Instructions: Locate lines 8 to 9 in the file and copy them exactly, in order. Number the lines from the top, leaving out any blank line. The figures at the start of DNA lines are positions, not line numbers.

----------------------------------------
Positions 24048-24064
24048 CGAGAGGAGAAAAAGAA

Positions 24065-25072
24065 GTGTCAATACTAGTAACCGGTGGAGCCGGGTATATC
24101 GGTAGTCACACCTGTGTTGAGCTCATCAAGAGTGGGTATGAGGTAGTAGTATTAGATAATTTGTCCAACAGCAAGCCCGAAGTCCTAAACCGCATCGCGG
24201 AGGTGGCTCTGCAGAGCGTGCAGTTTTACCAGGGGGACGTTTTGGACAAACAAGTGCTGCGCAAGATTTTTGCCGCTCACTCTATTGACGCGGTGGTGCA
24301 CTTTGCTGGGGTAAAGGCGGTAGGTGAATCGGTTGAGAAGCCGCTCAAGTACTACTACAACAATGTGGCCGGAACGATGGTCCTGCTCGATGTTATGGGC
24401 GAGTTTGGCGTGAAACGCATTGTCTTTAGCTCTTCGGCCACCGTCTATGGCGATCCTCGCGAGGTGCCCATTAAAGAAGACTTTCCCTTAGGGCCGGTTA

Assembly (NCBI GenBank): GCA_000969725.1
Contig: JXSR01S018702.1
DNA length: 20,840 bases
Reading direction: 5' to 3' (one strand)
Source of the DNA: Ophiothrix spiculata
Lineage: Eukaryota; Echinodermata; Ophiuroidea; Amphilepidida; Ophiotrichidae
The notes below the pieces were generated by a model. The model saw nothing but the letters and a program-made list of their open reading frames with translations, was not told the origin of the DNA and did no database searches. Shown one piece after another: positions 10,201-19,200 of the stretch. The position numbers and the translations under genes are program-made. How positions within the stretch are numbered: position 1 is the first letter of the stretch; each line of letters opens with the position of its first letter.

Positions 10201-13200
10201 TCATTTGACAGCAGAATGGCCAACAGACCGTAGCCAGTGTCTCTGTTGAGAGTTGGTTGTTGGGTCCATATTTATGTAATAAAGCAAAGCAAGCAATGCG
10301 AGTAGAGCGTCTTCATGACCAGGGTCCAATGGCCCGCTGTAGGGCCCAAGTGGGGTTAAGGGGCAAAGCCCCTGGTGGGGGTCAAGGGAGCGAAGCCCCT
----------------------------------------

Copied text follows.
24401 GAGTTTGGCGTGAAACGCATTGTCTTTAGCTCTTCGGCCACCGTCTATGGCGATCCTCGCGAGGTGCCCATTAAAGAAGACTTTCCCTTAGGGCCGGTTA

Assembly (NCBI GenBank): GCA_000969725.1